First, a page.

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Steven Ross

Distributed under the Boost Software License, Version 1.0.

Table of Contents

Header <boost/sort/spreadsort/spreadsort.hpp>
Spreadsort Examples
Integer Sort
Integer Sort Examples
Float Sort
Float Sort Examples
String Sort
String Sort Examples
Radix Sorting
Hybrid Radix
Why spreadsort?
Unstable Sorting
Unused X86 optimization
Lookup Table?
Frequently Asked Questions
Boost.Sort C++ Reference
Header <boost/sort/spreadsort/float_sort.hpp>
Header <boost/sort/spreadsort/integer_sort.hpp>
Header <boost/sort/spreadsort/spreadsort.hpp>
Header <boost/sort/spreadsort/string_sort.hpp>
Function Index

The Boost.Sort library provides a generic implementation of high-speed sorting algorithms that outperform those in the C++ standard in both average and worst case performance when there are over 1000 elements in the list to sort.

They fall back to STL std::sort on small data sets.

[Warning] Warning

These algorithms all only work on random access iterators.

They are hybrids using both radix and comparison-based sorting, specialized to sorting common data types, such as integers, floats, and strings.

These algorithms are encoded in a generic fashion and accept functors, enabling them to sort any object that can be processed like these basic data types. In the case of string_sort, this includes anything with a defined strict-weak-ordering that std::sort can sort, but writing efficient functors for some complex key types may not be worth the additional effort relative to just using std::sort, depending on how important speed is to your application. Sample usages are available in the example directory.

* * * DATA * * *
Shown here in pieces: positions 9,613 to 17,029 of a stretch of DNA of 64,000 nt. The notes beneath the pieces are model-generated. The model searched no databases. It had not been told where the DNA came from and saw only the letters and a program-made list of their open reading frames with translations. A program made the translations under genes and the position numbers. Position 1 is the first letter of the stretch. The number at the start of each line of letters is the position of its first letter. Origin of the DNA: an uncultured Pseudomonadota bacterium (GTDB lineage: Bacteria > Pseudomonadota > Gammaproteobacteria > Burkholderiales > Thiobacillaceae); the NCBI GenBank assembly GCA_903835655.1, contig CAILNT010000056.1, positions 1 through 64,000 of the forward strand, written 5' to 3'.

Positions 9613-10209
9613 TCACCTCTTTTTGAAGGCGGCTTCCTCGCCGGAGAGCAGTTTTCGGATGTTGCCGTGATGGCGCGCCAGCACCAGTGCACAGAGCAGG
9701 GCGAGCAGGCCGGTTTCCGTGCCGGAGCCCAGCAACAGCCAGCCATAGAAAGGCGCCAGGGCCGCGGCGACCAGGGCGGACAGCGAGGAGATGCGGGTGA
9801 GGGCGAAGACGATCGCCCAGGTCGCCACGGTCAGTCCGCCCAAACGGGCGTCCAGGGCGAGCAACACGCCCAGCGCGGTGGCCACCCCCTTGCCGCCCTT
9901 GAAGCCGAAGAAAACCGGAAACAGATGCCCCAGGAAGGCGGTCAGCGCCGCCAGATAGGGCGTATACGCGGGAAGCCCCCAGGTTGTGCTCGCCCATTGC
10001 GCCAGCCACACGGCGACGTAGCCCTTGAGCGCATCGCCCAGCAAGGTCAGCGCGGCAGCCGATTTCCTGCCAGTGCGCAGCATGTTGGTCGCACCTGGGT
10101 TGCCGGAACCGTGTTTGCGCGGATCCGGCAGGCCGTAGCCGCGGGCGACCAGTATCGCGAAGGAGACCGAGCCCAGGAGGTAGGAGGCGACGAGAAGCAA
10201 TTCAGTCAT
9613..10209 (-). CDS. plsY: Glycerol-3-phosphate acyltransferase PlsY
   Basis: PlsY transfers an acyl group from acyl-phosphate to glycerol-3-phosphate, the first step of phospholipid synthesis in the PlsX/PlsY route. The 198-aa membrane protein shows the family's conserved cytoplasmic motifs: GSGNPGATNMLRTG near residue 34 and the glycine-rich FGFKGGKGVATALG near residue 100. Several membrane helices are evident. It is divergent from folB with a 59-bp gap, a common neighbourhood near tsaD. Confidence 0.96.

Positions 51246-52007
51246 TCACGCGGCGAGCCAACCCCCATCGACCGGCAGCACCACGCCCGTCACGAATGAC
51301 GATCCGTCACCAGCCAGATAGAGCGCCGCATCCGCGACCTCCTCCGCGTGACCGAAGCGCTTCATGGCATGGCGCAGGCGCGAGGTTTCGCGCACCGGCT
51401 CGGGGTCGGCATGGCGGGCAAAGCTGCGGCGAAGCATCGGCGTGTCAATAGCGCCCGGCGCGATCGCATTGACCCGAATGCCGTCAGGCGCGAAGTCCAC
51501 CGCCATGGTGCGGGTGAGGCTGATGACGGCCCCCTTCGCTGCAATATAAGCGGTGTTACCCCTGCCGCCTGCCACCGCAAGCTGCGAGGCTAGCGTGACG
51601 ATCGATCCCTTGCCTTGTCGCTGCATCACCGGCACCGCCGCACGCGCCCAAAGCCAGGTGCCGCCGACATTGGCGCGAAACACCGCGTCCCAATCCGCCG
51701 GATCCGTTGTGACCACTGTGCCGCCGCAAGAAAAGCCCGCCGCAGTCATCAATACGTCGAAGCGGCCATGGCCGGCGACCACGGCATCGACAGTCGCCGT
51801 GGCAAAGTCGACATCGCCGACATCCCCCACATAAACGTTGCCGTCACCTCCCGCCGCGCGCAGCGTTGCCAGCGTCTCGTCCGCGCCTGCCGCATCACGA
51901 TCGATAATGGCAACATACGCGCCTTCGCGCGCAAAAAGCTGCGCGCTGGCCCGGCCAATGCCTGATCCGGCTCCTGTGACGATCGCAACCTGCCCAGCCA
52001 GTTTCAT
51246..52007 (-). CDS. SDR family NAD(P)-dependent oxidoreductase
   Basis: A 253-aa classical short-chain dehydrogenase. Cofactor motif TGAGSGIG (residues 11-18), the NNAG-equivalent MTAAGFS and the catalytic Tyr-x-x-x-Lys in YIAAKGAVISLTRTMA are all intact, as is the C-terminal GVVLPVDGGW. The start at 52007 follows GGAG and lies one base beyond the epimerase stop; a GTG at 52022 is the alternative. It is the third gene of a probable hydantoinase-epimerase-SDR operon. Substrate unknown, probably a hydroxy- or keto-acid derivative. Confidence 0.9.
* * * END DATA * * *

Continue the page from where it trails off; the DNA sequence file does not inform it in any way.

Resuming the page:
Unlike many radix-based algorithms, the underlying spreadsort algorithm is designed around worst-case performance. It performs better on chunky data (where it is not widely distributed), so that on real data it can perform substantially better than on random data. Conceptually, spreadsort can sort any data for which an absolute ordering can be determined, and string_sort is sufficiently flexible that this should be possible.

Situations where spreadsort is fastest relative to std::sort:

  1. Large number of elements to sort (N >= 10000).
  2. Slow comparison function (such as floating-point numbers on x86 processors or strings).
  3. Large data elements (such as key + data sorted on a key).
  4. Completely sorted data when spreadsort has an optimization to quit early in this case.

Situations where spreadsort is slower than std::sort:

  1. Data sorted in reverse order. Both std::sort and spreadsort are faster on reverse-ordered data than randomized data, but std::sort speeds up more in this special case.
  2. Very small amounts of data (< 1000 elements). For this reason there is a fallback in spreadsort to std::sort if the input size is less than 1000, so performance is identical for small amounts of data in practice.

These functions are defined in namespace boost::sort::spreadsort.

[Tip] Tip

In the Boost.Sort C++ Reference section, click on the appropriate overload, for example float_sort(RandomAccessIter, RandomAccessIter, Right_shift, Compare); to get full details of that overload.

Each of integer_sort, float_sort, and string_sort have 3 main versions: The base version, which takes a first iterator and a last iterator, just like std::sort: